5 FFR closes the gap with r e t over time, and responds to inflation, as in i t = ρi t 1 + (1 ρ) (r e t + φ π π t ) + ε i t. We compare the empirical performance of this baseline W rule with that of a more traditional T rule based on Taylor (1993), in which economic slack is measured by the output gap. The model s ability to fit the data deteriorates significantly under the latter specification. We then illustrate the robustness of this surprising finding to several variations in the other ingredients of the policy rule including the measurement of the output gap, and the presence of a time-varying inflation target as well as in the specification of the rest of the DSGE model. Methodologically, we follow a full-information, Bayesian empirical strategy. First, we couple each of the policy rules whose fit we wish to evaluate with the private sector s tastes and technology described by the DSGE model. This step results in a set of econometric models, one for each policy specification. Second, we estimate all these models and compare their fit using marginal data densities. 5 This criterion measures each model s overall ability to fit the data, rather than that of the policy equation alone, relative to a reference model, which in our case is that associated with the W rule. This is the only formal approach to evaluating fit in the general equilibrium context called for by the need to compute the counterfactual efficient real rate. However, we also complement this approach with some more informal indicators of how well different policy rules account for the evolution of the FFR, and of the extent to which the resulting model is more or less sensible. Aside from pointing to W rules as a promising tool to describe interest rate setting in practice, our exploration of the fit of many of the policy specifications used in DSGE and other applied work in monetary economics suggests that this often neglected component of structural models can have a significant impact on their fit. The gap in marginal likelihoods 5 An and Schorfheide (2007) provide a comprehensive survey of the application of Bayesian methods to the estimation and comparison of DSGE models. Lubik and Schorfheide (2007) use similar methods to estimate the response of monetary policy to exchange rate movements in several small open economies. 4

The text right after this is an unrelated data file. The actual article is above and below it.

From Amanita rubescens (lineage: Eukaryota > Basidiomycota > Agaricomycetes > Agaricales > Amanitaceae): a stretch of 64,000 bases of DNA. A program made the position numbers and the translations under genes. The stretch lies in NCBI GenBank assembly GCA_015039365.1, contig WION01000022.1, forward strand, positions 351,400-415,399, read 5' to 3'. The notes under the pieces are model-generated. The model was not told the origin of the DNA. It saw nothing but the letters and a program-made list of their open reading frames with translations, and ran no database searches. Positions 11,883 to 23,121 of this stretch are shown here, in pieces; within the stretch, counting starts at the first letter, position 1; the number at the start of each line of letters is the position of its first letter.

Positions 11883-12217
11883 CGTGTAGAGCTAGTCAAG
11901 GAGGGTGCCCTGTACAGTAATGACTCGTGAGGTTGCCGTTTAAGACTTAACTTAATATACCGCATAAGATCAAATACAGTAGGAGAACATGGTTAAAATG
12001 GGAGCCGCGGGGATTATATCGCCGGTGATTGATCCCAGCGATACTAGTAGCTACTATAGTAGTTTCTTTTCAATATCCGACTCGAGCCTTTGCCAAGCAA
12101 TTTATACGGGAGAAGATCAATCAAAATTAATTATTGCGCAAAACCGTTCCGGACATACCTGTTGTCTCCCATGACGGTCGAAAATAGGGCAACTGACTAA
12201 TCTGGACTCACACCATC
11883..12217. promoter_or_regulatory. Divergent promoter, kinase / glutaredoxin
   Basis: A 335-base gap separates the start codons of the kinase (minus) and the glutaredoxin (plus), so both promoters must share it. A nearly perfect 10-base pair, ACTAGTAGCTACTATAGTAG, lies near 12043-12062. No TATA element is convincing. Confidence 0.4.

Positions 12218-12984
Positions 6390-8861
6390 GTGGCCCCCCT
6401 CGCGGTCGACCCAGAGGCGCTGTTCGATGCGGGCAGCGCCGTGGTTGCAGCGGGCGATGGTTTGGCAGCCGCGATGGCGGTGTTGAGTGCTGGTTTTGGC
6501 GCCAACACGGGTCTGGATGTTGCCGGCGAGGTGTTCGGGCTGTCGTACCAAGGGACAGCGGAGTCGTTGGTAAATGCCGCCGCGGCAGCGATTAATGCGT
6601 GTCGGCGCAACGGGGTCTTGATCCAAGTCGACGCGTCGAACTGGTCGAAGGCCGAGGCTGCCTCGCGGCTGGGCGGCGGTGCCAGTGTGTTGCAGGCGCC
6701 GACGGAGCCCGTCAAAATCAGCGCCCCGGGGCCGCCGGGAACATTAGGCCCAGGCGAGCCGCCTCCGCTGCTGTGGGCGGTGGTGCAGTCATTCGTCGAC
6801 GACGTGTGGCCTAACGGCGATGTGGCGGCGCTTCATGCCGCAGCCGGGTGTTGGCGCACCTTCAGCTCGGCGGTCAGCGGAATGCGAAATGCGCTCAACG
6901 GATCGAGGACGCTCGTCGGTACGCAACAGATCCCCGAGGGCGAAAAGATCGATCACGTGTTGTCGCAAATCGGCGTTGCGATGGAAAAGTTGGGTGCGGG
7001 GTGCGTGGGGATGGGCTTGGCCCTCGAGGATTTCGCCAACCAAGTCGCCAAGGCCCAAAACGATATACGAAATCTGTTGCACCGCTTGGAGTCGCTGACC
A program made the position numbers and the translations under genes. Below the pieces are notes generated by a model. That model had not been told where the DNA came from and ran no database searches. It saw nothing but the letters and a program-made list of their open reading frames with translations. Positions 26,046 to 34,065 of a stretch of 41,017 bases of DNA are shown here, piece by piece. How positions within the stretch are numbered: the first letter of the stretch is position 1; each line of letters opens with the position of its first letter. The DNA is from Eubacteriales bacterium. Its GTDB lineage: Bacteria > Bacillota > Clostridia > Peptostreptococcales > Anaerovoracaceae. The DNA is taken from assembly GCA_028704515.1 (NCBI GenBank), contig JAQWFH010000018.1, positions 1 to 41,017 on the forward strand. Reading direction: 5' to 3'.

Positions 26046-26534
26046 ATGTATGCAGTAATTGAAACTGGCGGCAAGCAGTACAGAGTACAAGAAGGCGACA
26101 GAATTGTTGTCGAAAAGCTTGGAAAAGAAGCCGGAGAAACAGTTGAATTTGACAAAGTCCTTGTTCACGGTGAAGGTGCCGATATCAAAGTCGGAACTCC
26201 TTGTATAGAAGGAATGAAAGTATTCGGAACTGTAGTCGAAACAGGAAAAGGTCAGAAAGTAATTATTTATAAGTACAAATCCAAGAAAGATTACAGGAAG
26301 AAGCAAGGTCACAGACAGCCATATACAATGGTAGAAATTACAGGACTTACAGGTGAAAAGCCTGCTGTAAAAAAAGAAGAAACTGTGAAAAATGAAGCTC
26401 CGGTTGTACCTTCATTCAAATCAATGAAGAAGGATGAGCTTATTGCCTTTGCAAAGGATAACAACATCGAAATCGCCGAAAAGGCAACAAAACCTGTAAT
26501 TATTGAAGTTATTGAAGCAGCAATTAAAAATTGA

6 between the best and worst fitting rules included in this study can be as high as fifty logpoints. As a reference, these differences in fit are of a similar order of magnitude as those between structural models estimated with or without stochastic volatility found by Cúrdia et al. (2011). This evidence therefore underscores the importance for DSGE researchers of paying significantly more attention to the specification of monetary policy than common so far. The rest of the paper proceeds as follows. Section 2 presents our baseline model of private sector behavior, defines its efficient equilibrium and the associated levels of output and of the real interest rate, and introduces the baseline W and T rules. Section 3 discusses the methodology for the estimation and comparison of the models. Section 4 presents results for the baseline policy rules, making the case for the empirical superiority of the W rule. Section 5 explores the robustness of this conclusion to alternative specifications of the policy rules, and of the private sector s tastes and technology. Section 6 concludes. An online Appendix contains a larger set of robustness results, along with a more detailed description of the baseline model and other supporting material. 2. A Simple Model of the Monetary Transmission Mechanism This section outlines the log-linear approximation of the simple New-Keynesian model we bring to the data. The model describes the behavior of households and firms, with an interest rate feedback rule capturing the response of monetary policy to economic developments. Different specifications of this reaction function, coupled with the same tastes and technology for the private sector, give rise to different empirical models. Details on the microfoundations are in the online Appendix. An intertemporal Euler equation and a Phillips curve summarize the behavior of the private sector. Optimal consumption and saving decisions produce the Euler equation x t = E t x t+1 ϕ 1 γ (i t E t π t+1 r e t ), (1) which states that current real activity, measured by the variable x t (x e t η γ x e t 1) βη γ E t (x e t+1 η γ x e t), depends on future expected real activity and on the gap between the 5